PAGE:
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China's Communist Party to hold major meeting in October, reshuffle of some leaders expected

China's Communist Party to hold major meeting in October, reshuffle of some leaders expected

China's ruling Communist Party will hold a major meeting in October that will set the national agenda for the next five years amid the challenge of staging the Olympics and renew the tenure of President Hu Jintao as party leader.
The twice-a-decade meeting of leaders of the world's largest political party comes as China faces increased media attention ahead of the Summer Games and rising concerns over worsening pollution and the safety of Chinese exports.
The announcement late Tuesday had been expected, but will set off another round of speculation of political changes in China.
The country has seen nearly double-digit yearly economic growth since the last party congress in 2002. But the party has also seen increased pressure on its leadership over stubborn rural poverty, corruption and a widening gap between rich and poor.
The changes at the top of the party are also expected to give the first indication of possible successors to Hu, who is to step down as party chief in 2012 after 10 years in power.
Hu is not expected to face any direct challenges at the meetings, which start Oct. 15. But it is still not known if he can choose his successor, or if that will be done in consensus with other leaders.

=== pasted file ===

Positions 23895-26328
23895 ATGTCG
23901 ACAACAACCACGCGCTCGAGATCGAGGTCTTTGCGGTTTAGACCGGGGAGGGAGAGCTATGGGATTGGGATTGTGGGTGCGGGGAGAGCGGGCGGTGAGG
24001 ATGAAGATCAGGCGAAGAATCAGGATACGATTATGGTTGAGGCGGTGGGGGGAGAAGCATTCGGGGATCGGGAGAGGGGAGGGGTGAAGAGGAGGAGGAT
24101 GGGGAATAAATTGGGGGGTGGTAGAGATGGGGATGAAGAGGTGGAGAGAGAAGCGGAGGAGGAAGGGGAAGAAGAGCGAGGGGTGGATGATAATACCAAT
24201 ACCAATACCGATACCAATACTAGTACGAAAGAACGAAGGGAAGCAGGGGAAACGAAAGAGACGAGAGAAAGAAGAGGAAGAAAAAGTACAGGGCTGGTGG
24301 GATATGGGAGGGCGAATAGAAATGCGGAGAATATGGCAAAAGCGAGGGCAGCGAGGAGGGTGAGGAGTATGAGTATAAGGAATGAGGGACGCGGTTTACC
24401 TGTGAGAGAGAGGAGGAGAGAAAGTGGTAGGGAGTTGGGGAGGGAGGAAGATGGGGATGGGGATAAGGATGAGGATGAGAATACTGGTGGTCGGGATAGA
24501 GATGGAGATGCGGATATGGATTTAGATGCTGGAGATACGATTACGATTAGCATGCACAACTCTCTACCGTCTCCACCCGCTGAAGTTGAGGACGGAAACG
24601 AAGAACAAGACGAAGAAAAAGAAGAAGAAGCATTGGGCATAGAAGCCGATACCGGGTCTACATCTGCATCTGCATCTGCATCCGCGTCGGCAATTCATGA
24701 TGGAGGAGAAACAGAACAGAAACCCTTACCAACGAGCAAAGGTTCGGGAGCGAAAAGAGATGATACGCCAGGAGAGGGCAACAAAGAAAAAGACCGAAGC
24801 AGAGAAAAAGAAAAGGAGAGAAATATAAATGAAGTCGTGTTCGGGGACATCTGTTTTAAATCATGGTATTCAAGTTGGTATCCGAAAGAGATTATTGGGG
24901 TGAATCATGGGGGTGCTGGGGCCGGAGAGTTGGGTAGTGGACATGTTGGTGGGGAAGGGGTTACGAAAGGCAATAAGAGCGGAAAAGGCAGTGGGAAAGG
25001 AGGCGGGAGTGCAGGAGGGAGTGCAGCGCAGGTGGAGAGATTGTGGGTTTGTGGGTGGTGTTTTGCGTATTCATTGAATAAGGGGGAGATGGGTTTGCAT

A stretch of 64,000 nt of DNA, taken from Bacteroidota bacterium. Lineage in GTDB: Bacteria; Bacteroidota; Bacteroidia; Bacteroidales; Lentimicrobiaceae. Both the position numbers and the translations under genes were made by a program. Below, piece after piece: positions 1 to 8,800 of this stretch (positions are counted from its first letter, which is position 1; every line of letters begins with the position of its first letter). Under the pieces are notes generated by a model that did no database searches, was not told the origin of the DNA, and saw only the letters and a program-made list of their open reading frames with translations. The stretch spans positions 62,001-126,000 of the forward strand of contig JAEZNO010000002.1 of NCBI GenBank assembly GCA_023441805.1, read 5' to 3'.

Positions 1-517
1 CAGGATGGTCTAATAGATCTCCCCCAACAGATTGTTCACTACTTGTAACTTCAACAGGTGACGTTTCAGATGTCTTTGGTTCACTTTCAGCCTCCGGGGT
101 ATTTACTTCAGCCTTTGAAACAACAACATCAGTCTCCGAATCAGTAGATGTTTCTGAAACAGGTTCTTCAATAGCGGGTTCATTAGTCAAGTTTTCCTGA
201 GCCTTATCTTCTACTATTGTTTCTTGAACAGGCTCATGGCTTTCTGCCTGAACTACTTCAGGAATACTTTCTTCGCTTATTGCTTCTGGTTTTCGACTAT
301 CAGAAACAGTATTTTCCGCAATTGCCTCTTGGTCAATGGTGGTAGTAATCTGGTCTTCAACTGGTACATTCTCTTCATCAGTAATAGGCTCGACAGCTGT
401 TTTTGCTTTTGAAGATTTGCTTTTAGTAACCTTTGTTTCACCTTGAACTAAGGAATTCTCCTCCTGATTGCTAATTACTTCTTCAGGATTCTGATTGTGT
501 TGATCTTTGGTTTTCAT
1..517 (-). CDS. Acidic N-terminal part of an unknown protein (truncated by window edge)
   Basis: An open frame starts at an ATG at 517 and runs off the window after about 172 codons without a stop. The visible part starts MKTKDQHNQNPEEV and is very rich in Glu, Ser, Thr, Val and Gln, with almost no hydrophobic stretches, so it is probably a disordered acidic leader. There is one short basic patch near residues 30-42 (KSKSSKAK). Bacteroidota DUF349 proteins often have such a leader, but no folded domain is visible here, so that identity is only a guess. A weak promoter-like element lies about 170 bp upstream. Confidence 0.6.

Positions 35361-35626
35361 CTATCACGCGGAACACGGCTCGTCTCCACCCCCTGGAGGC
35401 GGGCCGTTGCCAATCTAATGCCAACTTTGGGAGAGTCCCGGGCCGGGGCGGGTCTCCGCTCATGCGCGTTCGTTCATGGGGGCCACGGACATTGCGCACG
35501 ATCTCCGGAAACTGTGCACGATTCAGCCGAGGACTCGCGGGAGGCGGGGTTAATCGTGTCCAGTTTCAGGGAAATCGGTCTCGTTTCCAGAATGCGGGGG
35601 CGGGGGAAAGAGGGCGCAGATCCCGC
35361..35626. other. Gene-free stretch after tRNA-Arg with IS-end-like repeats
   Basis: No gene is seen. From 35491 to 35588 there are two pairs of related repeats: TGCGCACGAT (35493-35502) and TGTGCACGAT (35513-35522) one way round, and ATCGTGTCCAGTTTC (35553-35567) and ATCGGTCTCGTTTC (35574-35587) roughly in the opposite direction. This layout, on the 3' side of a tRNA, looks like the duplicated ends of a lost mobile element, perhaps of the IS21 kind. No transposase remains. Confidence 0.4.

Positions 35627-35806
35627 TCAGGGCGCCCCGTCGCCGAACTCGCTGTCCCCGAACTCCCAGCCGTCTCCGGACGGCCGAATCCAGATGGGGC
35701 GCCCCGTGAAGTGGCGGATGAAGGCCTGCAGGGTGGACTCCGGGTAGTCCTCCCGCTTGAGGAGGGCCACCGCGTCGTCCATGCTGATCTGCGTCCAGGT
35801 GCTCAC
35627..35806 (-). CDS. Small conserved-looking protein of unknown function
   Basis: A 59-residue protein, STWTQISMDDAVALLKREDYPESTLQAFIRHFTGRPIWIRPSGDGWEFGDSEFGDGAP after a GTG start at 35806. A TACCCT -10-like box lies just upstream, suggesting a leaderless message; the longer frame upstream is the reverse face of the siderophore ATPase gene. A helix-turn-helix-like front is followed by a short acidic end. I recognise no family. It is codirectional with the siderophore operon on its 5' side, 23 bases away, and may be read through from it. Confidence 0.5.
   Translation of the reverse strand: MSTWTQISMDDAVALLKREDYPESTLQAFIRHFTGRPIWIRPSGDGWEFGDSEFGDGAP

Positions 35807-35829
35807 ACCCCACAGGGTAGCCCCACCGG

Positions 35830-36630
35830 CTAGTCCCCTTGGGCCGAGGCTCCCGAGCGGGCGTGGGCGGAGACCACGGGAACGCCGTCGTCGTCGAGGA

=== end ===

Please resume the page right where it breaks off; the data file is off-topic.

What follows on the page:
Hu was selected as secretary general of the Communist Party at the last congress, replacing Jiang Zemin. It is the most powerful position in China.
The Communist Party was established in July 1921 with about 50 delegates, including Mao Zedong. It now has 73 million members, although about only 2,217 will take part in the congress.
The statement said the congress would elect a new Central Committee, whose 200 or so members include the country's top leaders.
A portion of the Central Committee makes up the Politburo, which is led by the party's all-powerful Standing Committee.
Several of the Standing Committee's eight members _ a ninth died recently _ will be replaced at the congress, although it isn't known which ones or even how many members the new Standing Committee will have.
Steve Tsang, an expert on Chinese politics at Britain's Oxford University, said he expected four of the Standing Committee's eight members to be replaced, one of whom would be Hu's successor and another a future premier.
However, it would likely remain unclear which one would emerge as Hu's successor, leading to possibly years of competition among them.
In terms of policy, Tsang said the party will most likely continue its emphasis on deepening economic reform while maintaining tight political control. While the Olympics will be a consideration, he said it was unlikely that any major changes would be enacted in response.
However, China's product safety woes could take a prominent position in the proceedings, he said.


Updated : 2021-04-13 22:43 GMT+08:00